As many of you know I’ve been hype for Raising Dion for some time now. When it was announced that Netflix was going to be doing the adaptation with backing from Michael B. Jordan I was overjoyed. While I figured they were going to have to switch out children due to the age of the character I looked forward to seeing the actors from the webisodes really get a chance to explore the roles they took on.
Then the trailer dropped:
So, let’s talk about colorism. Colorism aka the Black, but not too Black trend that Hollywood, and other industries, use as a way to make sure dark skinned people of all races feel less than. With the casting of Raising Dion’s Nicole Warren we see a typical example of colorism at play. Both in the comic book and the original short film Nicole was a dark skinned, curvy, black woman, with clearly Afro-Caribbean features. Now, in the Netflix series, we have a light skinned, stereotypically thin, mixed race woman with Anglo-Saxon features. In other words what we’ve been seeing, over and over again in film and television: light is right. Whether you realize it or not, if you’ve seen a beautiful black woman in a film over the course of your life time, but especially in the last few years, 9 out of 10 they’re played by the following actresses: Zazie Beetz; Tessa Thompson; Zoe Kravitz; Guga Mbatha Raw; and, if you really want to go ‘dark’, you get Gabrielle Union or Zoe Saldana. Every once in a while a Lupita Nyong’o or a Danai Gurira will sneak through but for the most part media reinforces the notion that if a female lead in a film must be of African descent then she cannot be dark skinned and she damn sure better not have clearly African features if she is.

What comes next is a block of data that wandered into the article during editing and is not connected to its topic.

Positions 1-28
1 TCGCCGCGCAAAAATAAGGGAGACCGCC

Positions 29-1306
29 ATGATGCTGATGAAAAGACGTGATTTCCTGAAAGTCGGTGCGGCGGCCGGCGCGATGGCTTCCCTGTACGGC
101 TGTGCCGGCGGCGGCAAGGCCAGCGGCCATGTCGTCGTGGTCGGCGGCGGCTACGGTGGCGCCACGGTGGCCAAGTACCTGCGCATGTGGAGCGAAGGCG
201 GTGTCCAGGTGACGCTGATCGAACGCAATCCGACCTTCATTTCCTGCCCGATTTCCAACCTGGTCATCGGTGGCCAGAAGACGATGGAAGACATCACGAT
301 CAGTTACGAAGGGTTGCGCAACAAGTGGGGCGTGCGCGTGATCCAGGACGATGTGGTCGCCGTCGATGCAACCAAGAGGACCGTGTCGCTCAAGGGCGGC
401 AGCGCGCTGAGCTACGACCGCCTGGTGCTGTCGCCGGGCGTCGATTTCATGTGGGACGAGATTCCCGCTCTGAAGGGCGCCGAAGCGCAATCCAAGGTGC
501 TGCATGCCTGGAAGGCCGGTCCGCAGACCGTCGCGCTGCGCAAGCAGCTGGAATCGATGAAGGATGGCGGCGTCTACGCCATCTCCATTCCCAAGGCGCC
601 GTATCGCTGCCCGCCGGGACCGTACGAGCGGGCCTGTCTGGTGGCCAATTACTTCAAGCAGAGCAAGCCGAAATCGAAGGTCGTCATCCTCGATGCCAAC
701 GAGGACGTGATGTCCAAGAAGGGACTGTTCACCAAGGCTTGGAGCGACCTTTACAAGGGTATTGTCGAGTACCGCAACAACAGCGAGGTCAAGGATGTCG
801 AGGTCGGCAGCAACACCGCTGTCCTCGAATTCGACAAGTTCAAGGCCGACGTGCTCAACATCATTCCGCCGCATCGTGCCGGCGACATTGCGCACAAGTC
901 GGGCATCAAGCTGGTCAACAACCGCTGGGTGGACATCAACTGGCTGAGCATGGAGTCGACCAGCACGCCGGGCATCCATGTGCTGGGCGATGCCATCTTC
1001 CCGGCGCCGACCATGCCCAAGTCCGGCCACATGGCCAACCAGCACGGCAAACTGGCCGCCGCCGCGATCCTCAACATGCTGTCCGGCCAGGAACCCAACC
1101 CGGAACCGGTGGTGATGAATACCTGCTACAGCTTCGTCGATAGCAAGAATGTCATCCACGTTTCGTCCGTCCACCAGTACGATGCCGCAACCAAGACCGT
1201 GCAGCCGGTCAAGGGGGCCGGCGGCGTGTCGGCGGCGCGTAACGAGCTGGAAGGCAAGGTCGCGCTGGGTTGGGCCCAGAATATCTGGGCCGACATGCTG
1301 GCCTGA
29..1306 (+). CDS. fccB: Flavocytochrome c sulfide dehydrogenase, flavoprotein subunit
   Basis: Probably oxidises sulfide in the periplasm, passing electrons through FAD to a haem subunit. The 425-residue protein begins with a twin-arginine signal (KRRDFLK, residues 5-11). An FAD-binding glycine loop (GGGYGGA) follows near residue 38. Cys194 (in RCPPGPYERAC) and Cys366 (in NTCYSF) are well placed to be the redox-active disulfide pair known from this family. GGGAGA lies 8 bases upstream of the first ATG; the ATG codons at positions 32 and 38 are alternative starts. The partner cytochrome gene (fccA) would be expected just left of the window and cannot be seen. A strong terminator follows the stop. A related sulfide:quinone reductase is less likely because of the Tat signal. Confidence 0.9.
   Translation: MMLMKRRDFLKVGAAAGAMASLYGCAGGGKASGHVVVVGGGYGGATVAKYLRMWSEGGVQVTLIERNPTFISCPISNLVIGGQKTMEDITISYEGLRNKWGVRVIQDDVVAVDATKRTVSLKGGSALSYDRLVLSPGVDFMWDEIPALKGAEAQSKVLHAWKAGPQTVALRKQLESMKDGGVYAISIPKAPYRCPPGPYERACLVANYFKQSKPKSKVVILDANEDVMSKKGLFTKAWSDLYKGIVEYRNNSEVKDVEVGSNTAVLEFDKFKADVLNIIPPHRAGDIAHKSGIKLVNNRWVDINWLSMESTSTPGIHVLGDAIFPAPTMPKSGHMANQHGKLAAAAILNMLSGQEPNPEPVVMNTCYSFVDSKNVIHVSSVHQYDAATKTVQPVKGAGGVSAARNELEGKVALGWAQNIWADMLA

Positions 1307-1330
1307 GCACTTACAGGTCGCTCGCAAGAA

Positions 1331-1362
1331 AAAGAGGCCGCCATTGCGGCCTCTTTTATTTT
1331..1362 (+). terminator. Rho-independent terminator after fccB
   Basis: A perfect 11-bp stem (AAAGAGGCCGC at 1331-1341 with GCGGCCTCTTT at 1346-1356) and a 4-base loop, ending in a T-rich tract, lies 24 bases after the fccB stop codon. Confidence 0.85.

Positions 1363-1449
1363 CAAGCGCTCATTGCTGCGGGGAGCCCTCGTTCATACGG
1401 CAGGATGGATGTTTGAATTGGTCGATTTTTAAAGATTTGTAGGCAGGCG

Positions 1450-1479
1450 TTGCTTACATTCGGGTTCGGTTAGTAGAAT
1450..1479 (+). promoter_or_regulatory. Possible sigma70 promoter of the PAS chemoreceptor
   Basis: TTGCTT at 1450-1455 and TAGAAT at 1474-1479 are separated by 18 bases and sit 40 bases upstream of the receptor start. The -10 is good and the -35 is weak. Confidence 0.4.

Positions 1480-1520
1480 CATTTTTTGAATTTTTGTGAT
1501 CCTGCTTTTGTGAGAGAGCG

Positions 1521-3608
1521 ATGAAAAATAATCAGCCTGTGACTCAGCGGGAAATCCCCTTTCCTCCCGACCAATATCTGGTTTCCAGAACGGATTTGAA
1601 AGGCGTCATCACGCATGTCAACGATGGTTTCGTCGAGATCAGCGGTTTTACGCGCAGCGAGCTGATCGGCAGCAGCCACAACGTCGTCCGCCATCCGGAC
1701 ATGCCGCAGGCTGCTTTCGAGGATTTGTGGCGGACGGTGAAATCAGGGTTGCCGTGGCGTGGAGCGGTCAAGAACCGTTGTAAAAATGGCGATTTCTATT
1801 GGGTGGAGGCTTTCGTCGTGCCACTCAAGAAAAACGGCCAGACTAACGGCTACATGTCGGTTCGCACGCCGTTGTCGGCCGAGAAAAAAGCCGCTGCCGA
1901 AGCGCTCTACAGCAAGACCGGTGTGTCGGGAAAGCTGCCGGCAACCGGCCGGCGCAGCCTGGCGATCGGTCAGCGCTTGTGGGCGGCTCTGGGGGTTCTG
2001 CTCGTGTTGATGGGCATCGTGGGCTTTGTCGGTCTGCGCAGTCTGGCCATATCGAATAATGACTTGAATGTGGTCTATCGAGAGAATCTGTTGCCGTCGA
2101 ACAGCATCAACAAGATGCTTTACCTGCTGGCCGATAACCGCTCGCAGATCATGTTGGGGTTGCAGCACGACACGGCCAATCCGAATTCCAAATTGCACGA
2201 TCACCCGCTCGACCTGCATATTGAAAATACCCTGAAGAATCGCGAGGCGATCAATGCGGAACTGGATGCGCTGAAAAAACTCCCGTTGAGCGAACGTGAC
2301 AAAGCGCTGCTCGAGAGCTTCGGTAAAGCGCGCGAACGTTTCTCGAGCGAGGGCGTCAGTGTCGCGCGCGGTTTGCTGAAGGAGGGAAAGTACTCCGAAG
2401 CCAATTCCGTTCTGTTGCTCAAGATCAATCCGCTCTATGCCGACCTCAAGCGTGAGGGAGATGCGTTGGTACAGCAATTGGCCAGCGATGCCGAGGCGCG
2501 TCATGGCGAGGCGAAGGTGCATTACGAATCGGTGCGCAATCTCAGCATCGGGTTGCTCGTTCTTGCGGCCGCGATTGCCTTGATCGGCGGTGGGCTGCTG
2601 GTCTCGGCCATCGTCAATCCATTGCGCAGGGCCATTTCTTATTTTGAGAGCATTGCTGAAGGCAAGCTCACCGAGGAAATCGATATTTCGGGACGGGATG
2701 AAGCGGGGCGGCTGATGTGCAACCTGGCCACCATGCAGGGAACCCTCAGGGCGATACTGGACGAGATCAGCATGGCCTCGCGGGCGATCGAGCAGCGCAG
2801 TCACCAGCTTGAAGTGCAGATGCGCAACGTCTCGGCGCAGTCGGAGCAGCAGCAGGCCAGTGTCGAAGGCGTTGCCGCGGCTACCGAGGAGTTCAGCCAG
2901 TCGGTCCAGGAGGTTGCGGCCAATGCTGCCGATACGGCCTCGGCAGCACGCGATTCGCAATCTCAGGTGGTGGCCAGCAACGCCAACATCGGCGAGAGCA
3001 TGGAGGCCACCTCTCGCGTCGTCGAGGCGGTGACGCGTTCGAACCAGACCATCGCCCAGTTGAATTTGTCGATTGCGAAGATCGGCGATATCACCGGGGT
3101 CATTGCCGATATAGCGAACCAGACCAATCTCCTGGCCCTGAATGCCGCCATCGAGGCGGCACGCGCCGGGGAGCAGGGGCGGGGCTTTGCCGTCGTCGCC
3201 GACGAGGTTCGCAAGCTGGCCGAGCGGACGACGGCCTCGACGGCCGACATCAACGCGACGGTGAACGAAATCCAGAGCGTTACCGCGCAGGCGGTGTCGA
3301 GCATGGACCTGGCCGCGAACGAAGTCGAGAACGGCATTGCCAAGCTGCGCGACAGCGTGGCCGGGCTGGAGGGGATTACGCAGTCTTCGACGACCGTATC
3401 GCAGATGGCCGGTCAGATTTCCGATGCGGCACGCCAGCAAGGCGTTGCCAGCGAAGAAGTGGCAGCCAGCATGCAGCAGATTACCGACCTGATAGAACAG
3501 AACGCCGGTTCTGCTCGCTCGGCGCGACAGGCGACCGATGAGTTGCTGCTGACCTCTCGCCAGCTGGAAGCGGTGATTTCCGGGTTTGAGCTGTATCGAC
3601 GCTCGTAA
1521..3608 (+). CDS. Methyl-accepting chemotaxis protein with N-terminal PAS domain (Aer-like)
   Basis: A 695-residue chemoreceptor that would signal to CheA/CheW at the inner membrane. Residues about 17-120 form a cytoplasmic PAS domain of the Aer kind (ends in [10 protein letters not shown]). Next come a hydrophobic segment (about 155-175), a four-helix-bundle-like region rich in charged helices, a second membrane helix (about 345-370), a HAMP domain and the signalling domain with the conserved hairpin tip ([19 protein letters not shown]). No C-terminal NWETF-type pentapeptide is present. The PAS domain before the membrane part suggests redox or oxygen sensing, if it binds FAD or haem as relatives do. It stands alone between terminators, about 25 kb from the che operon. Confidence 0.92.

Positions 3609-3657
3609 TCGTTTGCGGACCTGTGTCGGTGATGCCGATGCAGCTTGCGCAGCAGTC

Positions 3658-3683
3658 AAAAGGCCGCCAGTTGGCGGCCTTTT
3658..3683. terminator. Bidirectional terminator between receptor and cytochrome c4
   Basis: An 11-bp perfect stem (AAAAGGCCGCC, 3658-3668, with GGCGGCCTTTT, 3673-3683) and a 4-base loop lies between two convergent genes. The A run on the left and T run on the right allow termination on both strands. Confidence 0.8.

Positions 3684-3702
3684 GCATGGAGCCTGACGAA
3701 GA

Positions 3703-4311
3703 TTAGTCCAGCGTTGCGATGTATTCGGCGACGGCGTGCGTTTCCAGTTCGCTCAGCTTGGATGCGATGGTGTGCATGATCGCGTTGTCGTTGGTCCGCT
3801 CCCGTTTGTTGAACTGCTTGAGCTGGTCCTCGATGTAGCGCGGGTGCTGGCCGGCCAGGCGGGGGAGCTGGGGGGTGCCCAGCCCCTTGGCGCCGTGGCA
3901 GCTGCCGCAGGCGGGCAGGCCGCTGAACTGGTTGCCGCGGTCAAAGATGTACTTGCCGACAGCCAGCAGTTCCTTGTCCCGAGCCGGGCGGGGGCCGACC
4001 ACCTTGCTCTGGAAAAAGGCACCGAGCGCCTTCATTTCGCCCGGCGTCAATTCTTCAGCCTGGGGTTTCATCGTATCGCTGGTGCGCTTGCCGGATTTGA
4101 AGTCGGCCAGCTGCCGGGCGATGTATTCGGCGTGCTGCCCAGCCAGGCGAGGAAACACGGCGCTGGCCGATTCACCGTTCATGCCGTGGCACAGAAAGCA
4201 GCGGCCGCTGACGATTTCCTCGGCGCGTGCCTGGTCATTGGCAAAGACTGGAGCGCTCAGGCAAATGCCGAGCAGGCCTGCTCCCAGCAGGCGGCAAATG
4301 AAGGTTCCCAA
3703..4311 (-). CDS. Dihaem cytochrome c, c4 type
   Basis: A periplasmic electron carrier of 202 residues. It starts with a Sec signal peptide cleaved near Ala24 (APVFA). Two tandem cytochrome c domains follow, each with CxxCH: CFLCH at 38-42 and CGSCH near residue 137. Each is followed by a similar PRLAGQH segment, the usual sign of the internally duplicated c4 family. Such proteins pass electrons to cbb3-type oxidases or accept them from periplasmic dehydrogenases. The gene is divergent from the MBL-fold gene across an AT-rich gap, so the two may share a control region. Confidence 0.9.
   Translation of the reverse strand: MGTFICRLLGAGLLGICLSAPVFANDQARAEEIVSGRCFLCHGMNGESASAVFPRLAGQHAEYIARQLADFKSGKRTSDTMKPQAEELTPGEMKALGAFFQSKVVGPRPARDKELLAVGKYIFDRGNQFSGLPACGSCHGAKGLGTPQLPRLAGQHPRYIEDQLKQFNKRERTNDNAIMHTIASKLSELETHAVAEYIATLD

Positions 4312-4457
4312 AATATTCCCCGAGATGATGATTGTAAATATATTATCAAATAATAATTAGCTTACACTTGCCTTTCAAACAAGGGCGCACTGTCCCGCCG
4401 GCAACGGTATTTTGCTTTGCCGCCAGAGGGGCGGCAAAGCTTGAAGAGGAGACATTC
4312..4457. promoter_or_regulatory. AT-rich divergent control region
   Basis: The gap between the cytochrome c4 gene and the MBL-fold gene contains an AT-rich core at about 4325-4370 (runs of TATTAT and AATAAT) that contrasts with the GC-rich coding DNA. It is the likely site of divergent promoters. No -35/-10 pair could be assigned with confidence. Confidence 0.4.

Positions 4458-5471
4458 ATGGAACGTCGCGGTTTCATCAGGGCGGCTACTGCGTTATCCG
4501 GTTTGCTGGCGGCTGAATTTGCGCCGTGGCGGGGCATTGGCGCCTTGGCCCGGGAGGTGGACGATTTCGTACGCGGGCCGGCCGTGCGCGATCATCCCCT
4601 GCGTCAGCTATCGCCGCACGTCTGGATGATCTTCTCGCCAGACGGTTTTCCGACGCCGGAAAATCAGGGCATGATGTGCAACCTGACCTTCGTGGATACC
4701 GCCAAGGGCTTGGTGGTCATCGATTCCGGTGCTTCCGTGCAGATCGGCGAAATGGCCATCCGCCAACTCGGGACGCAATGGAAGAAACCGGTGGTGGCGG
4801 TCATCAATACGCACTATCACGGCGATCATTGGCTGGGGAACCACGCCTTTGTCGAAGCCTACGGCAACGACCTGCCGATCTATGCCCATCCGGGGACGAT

Now don’t get me wrong, we’ve made some progress. Shows like A Black Lady Sketch Show; Marvel’s Luke Cage; Marvel’s The Defenders; Queen Sugar; and How To Get Away With Murder and of course films such as If Beale Street Could Talk and Black Panther, have gone out of their way to showcase and celebrate the full range of beauty that black women have. However that only makes the casting of Raising Dion even more problematic. When there are so many dark skinned, talented actresses clearly available and the original comic and short film make a point of having Nicole look such a specific way, why on earth would you make the choice of casting Alisha Wainwright in the part? It’s tone deaf and frankly harmful and just another way of telling black women of a certain hue that they’re just not good enough.
While I will probably tune in to watch Raising Dion this casting choice has certainly dampened my enthusiasm and I’m just not as invested in the series. Representation Matters and women of color shouldn’t have to settle for only being represented one way.